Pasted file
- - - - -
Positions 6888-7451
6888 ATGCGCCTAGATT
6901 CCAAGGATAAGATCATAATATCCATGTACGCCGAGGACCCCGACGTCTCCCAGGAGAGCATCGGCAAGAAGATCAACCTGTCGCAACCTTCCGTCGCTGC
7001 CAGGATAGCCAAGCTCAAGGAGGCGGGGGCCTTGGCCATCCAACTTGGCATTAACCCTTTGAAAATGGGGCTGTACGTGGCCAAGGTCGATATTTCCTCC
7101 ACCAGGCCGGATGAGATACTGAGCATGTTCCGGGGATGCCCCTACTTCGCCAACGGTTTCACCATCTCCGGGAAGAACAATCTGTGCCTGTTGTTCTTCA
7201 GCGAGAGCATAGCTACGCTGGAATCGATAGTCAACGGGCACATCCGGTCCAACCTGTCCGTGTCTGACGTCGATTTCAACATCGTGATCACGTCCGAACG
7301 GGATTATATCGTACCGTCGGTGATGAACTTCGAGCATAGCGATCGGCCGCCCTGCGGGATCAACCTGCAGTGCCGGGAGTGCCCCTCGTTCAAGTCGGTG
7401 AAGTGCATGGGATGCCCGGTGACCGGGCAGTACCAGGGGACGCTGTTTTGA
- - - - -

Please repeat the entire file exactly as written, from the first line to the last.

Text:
Positions 6888-7451
6888 ATGCGCCTAGATT
6901 CCAAGGATAAGATCATAATATCCATGTACGCCGAGGACCCCGACGTCTCCCAGGAGAGCATCGGCAAGAAGATCAACCTGTCGCAACCTTCCGTCGCTGC
7001 CAGGATAGCCAAGCTCAAGGAGGCGGGGGCCTTGGCCATCCAACTTGGCATTAACCCTTTGAAAATGGGGCTGTACGTGGCCAAGGTCGATATTTCCTCC
7101 ACCAGGCCGGATGAGATACTGAGCATGTTCCGGGGATGCCCCTACTTCGCCAACGGTTTCACCATCTCCGGGAAGAACAATCTGTGCCTGTTGTTCTTCA
7201 GCGAGAGCATAGCTACGCTGGAATCGATAGTCAACGGGCACATCCGGTCCAACCTGTCCGTGTCTGACGTCGATTTCAACATCGTGATCACGTCCGAACG
7301 GGATTATATCGTACCGTCGGTGATGAACTTCGAGCATAGCGATCGGCCGCCCTGCGGGATCAACCTGCAGTGCCGGGAGTGCCCCTCGTTCAAGTCGGTG
7401 AAGTGCATGGGATGCCCGGTGACCGGGCAGTACCAGGGGACGCTGTTTTGA